Three cheers for divisions in learned societies
November 18, 2021
One of the principle concepts in the field of cell biology is mitosis.
This natural process occurs when a cell or organism splits into two.
A similar situation happens in many learned societies (e.g., American Sociological Association, American Political Science Association, etc.).
Over time, as knowledge accumulates and new people study a phenomenon, they may feel that their interests would be better served if they joined or formed a brand new unit of a learned society under the auspices of the parent organization.
Along with likeminded members, they may start by holding their own panels, and progress to constructing a website, producing a newsletter or journal, and holding their own social. Down the road, they may even split away from the host organization.
Creating and managing a subdivision, especially if it’s done in a professional manner, can be a lot of time consuming work for individuals and groups considering this option. Nevertheless divisions in major learned organizations provide numerous benefits both for the parent organization and for individual members.
For the large learned organization, it is a way to devolve some the responsibilities for communicating, educating, and socializing members into the wider learned society and professional culture of the profession.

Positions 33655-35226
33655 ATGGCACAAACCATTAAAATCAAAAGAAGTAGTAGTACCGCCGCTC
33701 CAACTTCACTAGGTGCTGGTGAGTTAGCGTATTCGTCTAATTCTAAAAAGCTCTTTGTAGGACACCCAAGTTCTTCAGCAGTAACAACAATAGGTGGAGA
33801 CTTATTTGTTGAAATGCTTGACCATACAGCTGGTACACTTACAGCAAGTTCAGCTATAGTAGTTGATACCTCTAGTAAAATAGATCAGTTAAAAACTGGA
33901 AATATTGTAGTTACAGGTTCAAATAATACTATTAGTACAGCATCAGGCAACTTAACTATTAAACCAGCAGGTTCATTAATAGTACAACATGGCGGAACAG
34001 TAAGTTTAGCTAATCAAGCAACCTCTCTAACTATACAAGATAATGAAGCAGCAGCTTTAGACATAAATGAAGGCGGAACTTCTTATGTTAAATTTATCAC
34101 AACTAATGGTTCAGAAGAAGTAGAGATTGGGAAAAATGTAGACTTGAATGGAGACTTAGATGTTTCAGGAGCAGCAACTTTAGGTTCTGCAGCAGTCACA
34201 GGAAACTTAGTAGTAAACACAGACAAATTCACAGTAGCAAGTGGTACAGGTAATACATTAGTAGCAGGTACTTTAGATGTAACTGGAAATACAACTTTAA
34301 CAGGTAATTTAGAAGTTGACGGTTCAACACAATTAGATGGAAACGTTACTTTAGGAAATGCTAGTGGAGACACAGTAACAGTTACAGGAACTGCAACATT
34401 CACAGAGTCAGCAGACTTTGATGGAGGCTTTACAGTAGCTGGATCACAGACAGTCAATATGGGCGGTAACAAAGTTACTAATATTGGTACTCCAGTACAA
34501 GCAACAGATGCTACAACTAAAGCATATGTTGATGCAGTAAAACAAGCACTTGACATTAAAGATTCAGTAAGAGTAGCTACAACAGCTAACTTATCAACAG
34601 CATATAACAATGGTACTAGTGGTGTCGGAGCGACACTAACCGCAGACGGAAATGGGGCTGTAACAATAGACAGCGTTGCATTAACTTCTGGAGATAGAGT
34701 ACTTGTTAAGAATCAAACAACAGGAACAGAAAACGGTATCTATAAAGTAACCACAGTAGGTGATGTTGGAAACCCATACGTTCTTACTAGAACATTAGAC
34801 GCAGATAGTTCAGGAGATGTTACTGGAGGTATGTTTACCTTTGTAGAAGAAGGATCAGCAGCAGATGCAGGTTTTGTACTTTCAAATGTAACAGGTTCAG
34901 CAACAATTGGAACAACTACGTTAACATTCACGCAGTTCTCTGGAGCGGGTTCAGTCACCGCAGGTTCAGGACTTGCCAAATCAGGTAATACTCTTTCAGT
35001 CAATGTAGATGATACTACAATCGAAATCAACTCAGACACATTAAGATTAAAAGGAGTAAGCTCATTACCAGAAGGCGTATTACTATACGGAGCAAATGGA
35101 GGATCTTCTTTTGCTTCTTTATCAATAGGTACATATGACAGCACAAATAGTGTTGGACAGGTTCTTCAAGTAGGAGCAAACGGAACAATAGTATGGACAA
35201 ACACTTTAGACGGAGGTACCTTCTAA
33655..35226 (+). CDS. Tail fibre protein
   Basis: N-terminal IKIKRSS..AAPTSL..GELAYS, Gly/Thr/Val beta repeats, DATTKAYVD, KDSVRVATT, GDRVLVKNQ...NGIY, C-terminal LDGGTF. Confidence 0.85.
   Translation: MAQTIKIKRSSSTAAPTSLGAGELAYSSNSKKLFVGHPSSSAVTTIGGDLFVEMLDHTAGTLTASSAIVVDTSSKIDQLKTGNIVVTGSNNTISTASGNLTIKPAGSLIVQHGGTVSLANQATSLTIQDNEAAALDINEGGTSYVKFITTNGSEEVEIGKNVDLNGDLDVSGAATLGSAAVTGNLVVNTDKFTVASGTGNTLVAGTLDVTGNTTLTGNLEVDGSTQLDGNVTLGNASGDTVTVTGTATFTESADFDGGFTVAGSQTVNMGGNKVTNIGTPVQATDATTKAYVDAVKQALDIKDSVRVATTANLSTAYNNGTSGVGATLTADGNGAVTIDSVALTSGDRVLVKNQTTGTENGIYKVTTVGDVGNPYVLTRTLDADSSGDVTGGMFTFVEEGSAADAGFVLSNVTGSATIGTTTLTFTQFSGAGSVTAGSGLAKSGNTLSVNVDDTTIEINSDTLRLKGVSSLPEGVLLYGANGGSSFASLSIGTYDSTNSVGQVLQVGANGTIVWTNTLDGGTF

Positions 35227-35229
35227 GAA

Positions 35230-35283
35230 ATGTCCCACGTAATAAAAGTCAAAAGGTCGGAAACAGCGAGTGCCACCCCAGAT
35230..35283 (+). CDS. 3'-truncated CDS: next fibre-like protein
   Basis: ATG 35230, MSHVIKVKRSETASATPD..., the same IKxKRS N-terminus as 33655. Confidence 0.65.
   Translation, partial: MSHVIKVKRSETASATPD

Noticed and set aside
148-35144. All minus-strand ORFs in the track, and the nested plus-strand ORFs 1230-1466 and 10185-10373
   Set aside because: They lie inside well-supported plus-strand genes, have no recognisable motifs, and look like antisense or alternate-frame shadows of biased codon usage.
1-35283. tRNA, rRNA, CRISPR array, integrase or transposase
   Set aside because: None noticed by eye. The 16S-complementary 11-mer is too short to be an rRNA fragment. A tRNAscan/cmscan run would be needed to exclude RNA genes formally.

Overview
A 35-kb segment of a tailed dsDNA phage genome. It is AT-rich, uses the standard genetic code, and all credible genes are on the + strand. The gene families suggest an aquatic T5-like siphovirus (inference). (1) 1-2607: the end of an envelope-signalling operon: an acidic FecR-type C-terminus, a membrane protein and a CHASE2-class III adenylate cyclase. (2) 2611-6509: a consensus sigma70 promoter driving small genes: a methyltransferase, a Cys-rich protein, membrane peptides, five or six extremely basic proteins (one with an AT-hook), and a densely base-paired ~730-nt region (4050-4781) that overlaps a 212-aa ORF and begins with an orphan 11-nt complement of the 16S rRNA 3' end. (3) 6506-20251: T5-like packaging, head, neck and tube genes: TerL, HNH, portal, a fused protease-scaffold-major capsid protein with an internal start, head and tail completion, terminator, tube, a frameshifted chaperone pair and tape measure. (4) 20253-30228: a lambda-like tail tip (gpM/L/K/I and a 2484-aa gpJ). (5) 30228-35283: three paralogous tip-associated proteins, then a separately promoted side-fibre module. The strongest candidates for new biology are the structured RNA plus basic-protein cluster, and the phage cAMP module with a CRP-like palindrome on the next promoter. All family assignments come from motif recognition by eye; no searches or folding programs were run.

Just like extracurricular groups in high school and universities, subdivisions of learned organizations often:
• Minimize alienation felt by new and existing members of the larger organization. People who are new to the learned society may find a subdivision to be an easier point of access to the larger learned society. They may find others similar to themselves much quicker, than by bouncing around the larger learned society.
• Enable members to gain valuable leadership and management experience in a low risk environment. Most subdivisions have lots of openings for positions that few members want to do (e.g., treasurer, secretary, etc.). Much of the experienced gained in working in these positions are transferable to academic positions like chairs of departments, assistant deans etc.
• Assist in the development of members and the profession.
• Facilitate another opportunity for the mentoring of graduate students and junior faculty
• Allows additional publication opportunities (i.e., outlets) to members, especially junior ones, like graduate students.
• Experiment with new forms of member engagement that might be more challenging for the parent organization to accomplish. In this case smaller typically means nimbler.
Divisions are not perfect, but their benefits usually outweigh any negative arguments against their establishment. And when a division of a learned organization outlives its utility, they will eventually be shut down.
Painting “Hip, Hip, Hurrah! Artists’ Party in Skagen” (1888),
by Peder Severin Krøyer,
in Gothenberg’s Museum of Art.